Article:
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Economic Interests, Company Values and Local Institutions: Shaping Soft Work Practices in a Multinational's Subsidiaries in Western and Central Eastern Europe**/Wirtschaftliche Interessen


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									Marta Kahancová*
Economic Interests, Company Values and Local Institutions:
Shaping Soft Work Practices in a Multinational’s Subsidiaries
in Western and Central Eastern Europe**
Abstract – How can we understand similarities and differences between work practices in
multinational companies’ (MNCs) subsidiaries in different host country conditions? The paper
addresses this question by studying selected soft work practices, namely work systems and
fringe benefits, in a Dutch MNC and its subsidiaries in Western and in Central Eastern
Europe. Acknowledging institutional variation across the studied host countries, the paper
explores how the MNC’s economic interest and company values interact with host-country
institutions in shaping subsidiary work practices. It is argued that the MNC’s rational behav-
iour is contextualized in local socio-institutional conditions, as well as it is informed by com-
pany values. Interaction between the profit interest, values and institutions yields subsidiary
work practices that are neither fully standardized across the subsidiaries, nor extensively
adapted to local work standards. Instead, soft work practices are embedded in, but only selec-
tively adapted to, host-country standards.

Wirtschaftliche Interessen, Unternehmenswerte und lokale
Institutionen: „Soft work practices“ in ost- und westeuropäischen
Tochtergesellschaften eines Multinationalen Unternehmens
Zusammenfassung – Der Artikel analysiert die Unterschiede und Gemeinsamkeiten in „soft
work practices“, d.h. Arbeitssystemen und freiwillig gewährten Nebenleistungen in vier euro-
päischen Tochtergesellschaften eines niederländischen Unternehmens. Es wird gezeigt, wie die
wirtschaftlichen Interessen des Unternehmens und die in ihm vorherrschenden Werte mit den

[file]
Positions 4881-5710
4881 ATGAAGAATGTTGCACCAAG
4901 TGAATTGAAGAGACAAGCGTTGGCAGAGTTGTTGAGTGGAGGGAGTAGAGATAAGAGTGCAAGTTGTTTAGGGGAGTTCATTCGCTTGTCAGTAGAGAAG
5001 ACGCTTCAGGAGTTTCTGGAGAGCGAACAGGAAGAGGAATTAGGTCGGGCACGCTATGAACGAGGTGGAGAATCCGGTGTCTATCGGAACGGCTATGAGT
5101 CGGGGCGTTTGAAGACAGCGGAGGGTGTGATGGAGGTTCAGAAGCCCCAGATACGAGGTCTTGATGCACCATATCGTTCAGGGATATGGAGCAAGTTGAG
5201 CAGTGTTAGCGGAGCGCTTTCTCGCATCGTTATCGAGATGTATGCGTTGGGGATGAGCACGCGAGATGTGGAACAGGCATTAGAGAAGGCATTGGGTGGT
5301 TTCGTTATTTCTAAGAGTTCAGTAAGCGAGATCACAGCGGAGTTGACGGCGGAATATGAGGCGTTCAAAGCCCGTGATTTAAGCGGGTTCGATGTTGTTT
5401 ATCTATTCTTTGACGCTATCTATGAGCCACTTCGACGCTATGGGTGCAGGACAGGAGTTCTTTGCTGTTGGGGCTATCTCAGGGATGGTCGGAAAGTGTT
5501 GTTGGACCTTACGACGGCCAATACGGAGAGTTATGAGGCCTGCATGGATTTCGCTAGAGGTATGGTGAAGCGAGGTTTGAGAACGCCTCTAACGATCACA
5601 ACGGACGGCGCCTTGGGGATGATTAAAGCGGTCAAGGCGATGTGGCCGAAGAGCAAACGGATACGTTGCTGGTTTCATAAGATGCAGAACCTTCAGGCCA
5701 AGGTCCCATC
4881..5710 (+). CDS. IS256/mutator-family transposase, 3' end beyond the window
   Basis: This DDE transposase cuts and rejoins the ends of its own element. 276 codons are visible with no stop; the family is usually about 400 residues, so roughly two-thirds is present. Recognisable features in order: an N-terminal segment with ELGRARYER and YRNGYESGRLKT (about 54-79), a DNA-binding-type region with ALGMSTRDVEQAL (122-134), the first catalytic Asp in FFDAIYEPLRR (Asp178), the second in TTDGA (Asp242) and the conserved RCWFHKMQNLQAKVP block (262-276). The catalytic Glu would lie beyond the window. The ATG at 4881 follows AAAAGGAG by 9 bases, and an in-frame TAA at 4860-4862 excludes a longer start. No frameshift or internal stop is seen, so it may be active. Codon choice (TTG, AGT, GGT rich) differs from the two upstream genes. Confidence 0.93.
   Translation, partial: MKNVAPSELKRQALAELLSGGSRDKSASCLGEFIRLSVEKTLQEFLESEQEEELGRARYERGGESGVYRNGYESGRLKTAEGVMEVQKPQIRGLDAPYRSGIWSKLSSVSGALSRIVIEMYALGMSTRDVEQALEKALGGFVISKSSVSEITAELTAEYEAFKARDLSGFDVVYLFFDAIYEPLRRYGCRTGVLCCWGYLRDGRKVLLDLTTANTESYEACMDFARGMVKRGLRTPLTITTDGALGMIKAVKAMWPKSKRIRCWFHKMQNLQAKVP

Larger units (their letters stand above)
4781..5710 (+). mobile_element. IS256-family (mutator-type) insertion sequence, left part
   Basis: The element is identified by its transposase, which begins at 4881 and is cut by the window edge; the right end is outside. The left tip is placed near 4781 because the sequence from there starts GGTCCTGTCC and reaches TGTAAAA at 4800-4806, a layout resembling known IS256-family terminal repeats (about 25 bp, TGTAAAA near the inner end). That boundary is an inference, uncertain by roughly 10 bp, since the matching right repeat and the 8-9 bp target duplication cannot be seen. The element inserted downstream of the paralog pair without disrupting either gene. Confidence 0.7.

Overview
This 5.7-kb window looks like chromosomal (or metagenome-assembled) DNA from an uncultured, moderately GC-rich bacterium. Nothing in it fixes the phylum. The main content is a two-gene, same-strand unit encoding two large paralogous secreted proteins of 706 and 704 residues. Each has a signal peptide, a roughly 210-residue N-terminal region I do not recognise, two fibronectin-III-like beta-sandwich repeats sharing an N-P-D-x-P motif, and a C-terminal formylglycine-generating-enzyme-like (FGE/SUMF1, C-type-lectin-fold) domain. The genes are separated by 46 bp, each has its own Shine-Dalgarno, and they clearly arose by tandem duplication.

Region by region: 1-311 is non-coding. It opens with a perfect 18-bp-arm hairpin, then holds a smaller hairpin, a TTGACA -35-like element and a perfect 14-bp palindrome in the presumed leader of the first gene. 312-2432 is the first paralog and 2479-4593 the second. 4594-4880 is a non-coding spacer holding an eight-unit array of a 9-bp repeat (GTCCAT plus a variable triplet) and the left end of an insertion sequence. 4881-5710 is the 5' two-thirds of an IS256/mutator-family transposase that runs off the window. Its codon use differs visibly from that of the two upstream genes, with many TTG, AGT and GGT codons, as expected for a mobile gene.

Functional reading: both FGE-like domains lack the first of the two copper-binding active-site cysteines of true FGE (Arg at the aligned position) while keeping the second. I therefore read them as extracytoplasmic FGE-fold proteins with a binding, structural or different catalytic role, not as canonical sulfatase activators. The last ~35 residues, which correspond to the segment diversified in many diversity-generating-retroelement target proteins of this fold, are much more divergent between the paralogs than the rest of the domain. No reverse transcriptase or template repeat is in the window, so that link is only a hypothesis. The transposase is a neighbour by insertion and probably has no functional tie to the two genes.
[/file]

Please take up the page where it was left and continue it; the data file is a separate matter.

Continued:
institutionellen Unterschieden an den einzelnen Standorten interagieren. Das Zusammenwir-
ken dieser Faktoren führt zu der Herausbildung von Arbeitssystemen und Nebenleistungen,
die weder vollständig standardisiert sind noch ausschließlich lokale Standards widerspiegeln,
sondern selektiv in die Standards der Gastländer eingebettet sind.

Key words: multinationals, soft work practices, work systems, company values,
           Central and Eastern Europe

*    The author is a researcher at the Central European Labour Studies Institute (CELSI) in
     Bratislava, Slovakia, and a visiting assistant professor at the Department of Political
     Science, Central European University (CEU), Budapest, Hungary. Contact: CELSI, Zvo-
     lenská 29, 821 09 Bratislava, Slovakia. E-mail:
**   An earlier version of this paper has appeared under a different title as a Max Planck Insti-
     tute for the Study of Societies (MPIfG) Working Paper 07/1. I thank the anonymous re-
     ferees, Dorothee Bohle, Dieter Sadowski, Guido Möllering, Geny Piotti and Joshua Whit-
     ford for constructive comments on earlier versions.
     Artikel eingegangen: 30.10.2009
     revidierte Fassung akzeptiert nach doppelt-blindem Begutachtungsverfahren: 21.4.2010.
Industrielle Beziehungen, 17(2): 170-191            DOI 10.1688/1862-0035_IndB_2010_02_Kahancova
ISSN (print) 0943-2779, ISSN (internet) 1862-0035      © Rainer Hampp Verlag,
Industrielle Beziehungen, 17(2): 170-191   DOI 10.1688/1862-0035_IndB_2010_02_Kahancova      171

Globalisation and intensified transnational competition have led to the introduction of
a variety of new work practices and forms of employee relations. Especially in large
companies, including multinational companies (MNCs), attention to improved organ-
isational performance is no longer limited to the most effective labour cost manage-
ment, but involves a variety of soft work practices. These aim at motivating employees,
fostering creativity and teamwork, rewarding personal initiative, providing social wel-
fare and thus stimulating employee commitment to company
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